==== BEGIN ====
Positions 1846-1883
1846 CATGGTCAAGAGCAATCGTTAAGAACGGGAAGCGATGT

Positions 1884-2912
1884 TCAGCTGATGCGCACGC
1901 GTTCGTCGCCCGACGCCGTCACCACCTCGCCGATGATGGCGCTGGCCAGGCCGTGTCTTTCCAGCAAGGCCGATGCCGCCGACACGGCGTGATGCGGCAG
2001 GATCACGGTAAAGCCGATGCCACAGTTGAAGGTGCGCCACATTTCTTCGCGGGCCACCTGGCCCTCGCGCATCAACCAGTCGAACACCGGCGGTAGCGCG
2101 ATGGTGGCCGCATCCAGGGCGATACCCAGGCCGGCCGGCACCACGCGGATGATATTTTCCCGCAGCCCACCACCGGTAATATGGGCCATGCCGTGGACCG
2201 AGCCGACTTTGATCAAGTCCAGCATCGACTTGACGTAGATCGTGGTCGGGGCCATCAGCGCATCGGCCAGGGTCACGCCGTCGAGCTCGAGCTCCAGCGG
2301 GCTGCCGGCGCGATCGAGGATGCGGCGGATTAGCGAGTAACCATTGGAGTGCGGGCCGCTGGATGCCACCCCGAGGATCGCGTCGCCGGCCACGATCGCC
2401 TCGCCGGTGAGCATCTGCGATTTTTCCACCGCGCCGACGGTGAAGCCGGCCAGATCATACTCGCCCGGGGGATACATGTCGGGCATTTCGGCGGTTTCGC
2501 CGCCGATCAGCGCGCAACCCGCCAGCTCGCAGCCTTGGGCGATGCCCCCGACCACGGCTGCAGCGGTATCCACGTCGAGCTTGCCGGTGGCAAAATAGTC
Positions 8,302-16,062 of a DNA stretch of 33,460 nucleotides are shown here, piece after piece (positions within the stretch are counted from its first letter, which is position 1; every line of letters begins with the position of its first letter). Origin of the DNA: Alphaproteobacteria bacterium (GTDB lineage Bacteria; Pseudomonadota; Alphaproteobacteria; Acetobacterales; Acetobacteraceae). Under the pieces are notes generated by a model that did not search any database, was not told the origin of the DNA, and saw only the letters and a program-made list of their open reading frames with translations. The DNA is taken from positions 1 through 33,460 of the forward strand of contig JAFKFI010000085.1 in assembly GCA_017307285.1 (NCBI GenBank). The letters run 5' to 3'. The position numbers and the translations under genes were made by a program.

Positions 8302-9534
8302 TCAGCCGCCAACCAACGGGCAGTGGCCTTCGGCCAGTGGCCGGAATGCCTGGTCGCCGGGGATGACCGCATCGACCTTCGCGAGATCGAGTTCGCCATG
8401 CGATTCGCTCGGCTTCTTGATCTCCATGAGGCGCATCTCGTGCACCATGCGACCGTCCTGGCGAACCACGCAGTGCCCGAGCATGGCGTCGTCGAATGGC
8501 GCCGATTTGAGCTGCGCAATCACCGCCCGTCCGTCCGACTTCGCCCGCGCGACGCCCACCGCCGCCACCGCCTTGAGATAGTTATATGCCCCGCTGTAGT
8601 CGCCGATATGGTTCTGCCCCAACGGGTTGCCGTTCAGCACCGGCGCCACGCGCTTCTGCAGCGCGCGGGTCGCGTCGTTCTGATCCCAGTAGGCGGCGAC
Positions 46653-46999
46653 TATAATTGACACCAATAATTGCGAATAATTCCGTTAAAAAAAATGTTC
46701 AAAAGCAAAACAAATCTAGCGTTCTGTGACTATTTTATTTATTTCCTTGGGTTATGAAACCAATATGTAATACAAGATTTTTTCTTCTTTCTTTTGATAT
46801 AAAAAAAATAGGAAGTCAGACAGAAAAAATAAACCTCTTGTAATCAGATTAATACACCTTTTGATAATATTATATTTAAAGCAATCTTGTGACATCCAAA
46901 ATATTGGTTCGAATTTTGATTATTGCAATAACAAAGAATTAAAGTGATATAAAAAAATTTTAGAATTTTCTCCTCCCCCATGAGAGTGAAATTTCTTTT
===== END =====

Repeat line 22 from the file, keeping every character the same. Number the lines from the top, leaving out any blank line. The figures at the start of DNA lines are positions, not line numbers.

46901 ATATTGGTTCGAATTTTGATTATTGCAATAACAAAGAATTAAAGTGATATAAAAAAATTTTAGAATTTTCTCCTCCCCCATGAGAGTGAAATTTCTTTT